South Africa’s public prosecution agency have provisionally dropped murder charges brought against 270 miners for the killing of their colleagues shot dead by police, its chief said.
“The murder charge against the current 270 suspects, which was provisional anyway, will be formally withdrawn provisionally in court on their next court appearance,” acting national director of prosecutions Nomgcobo Jibo told a news conference on Sunday.
Jiba said some miners would be released at their next court case, which was due on Monday, while the rest would be released on September 12 once their addresses were confirmed.
Murder was added to the charge sheet against the miners last week after originally being charged with public violence, illegal gathering and attempted murder.
She said other charges including public violence would remain.
The August 16 shootings by police killed 34 miners and wounded 78 in the worst display of state violence since apartheid ended in 1994.
Sunday’s announcement follows a barrage of criticism from political parties, trade unions, civil society and legal experts.
Meanwhile, a strike at Gold Fields’ KDC gold mine is likely to continue on Sunday night, the mine said on Sunday afternoon.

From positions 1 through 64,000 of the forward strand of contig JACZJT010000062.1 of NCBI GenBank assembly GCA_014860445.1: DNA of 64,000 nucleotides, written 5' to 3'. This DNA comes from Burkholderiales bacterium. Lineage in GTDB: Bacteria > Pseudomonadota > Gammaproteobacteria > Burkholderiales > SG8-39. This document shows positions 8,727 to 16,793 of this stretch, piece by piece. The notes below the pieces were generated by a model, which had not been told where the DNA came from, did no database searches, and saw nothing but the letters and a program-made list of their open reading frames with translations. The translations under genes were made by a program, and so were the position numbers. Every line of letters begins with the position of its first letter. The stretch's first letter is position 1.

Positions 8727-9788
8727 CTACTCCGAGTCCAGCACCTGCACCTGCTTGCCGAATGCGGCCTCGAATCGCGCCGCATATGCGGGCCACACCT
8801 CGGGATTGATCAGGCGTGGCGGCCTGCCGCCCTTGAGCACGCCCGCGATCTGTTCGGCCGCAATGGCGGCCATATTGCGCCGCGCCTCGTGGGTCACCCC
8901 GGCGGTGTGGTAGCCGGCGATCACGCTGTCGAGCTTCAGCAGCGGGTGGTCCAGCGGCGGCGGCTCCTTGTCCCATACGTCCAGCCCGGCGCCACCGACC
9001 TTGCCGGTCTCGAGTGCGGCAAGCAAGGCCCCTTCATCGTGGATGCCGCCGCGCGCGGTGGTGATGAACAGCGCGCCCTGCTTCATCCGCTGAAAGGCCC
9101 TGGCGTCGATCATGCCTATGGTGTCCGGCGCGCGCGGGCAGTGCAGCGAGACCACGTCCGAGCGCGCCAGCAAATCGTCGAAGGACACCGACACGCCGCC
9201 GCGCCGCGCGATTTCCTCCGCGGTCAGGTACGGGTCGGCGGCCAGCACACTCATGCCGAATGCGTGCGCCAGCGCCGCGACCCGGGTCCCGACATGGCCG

“We don’t produce over the weekend, but we’ll know by 21:00 [local time] tonight whether the strike has been resolved,” Gold Fields spokesman Sven Lunsche said.
“From our understanding, it has not been resolved yet.”
The first shift of the week begins on Sunday night.
Around 12,000 workers went on strike on Wednesday night last week.
To date, two night shifts and two day shifts had been lost, including Friday, according to a statement issued on Friday.
It appeared that a core group of between 1000 and 2000 workers had been preventing their colleagues from going to work, said Lunsche.
The Association of Mineworkers and Construction Union (Amcu) was not involved in the strike, he said.
Amcu has been blamed for illegal strikes in the platinum sector, including Lonmin, where 44 people were killed last month.
Gold Fields’ South African head Peter Turner said on Friday the strike appeared to be the result of disagreements within organised labour.
“Based on informal feedback from employees, the strike appears to be related mainly to disagreements within organised labour and related structures on the mine, although we cannot confirm this,” he said.
“We appeal to all stakeholders to continue to act with restraint and to find peaceful solutions to their differences.